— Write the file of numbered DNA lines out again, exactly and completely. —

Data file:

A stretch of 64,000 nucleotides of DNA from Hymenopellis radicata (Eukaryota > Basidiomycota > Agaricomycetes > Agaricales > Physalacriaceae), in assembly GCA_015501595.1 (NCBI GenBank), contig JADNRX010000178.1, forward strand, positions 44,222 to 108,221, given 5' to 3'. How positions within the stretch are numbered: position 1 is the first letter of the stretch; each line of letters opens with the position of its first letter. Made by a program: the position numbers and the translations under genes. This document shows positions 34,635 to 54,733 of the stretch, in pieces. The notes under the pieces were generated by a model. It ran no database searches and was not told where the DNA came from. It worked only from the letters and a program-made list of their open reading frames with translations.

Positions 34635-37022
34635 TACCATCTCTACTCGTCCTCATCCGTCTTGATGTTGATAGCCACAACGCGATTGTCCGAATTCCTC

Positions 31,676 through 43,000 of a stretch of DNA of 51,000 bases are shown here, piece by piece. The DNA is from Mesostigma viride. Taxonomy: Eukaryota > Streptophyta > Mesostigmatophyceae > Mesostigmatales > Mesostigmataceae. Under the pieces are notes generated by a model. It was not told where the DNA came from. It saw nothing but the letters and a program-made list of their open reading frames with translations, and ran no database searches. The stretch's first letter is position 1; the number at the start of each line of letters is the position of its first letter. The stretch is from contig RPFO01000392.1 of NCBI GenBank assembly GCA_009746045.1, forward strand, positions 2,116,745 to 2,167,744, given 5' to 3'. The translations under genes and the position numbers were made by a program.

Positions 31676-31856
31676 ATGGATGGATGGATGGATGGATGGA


A stretch of 64,000 nucleotides of DNA from Hymenopellis radicata (Eukaryota > Basidiomycota > Agaricomycetes > Agaricales > Physalacriaceae), in assembly GCA_015501595.1 (NCBI GenBank), contig JADNRX010000178.1, forward strand, positions 44,222 to 108,221, given 5' to 3'. How positions within the stretch are numbered: position 1 is the first letter of the stretch; each line of letters opens with the position of its first letter. Made by a program: the position numbers and the translations under genes. This document shows positions 34,635 to 54,733 of the stretch, in pieces. The notes under the pieces were generated by a model. It ran no database searches and was not told where the DNA came from. It worked only from the letters and a program-made list of their open reading frames with translations.

Positions 34635-37022
34635 TACCATCTCTACTCGTCCTCATCCGTCTTGATGTTGATAGCCACAACGCGATTGTCCGAATTCCTC

Positions 31,676 through 43,000 of a stretch of DNA of 51,000 bases are shown here, piece by piece. The DNA is from Mesostigma viride. Taxonomy: Eukaryota > Streptophyta > Mesostigmatophyceae > Mesostigmatales > Mesostigmataceae. Under the pieces are notes generated by a model. It was not told where the DNA came from. It saw nothing but the letters and a program-made list of their open reading frames with translations, and ran no database searches. The stretch's first letter is position 1; the number at the start of each line of letters is the position of its first letter. The stretch is from contig RPFO01000392.1 of NCBI GenBank assembly GCA_009746045.1, forward strand, positions 2,116,745 to 2,167,744, given 5' to 3'. The translations under genes and the position numbers were made by a program.

Positions 31676-31856
31676 ATGGATGGATGGATGGATGGATGGA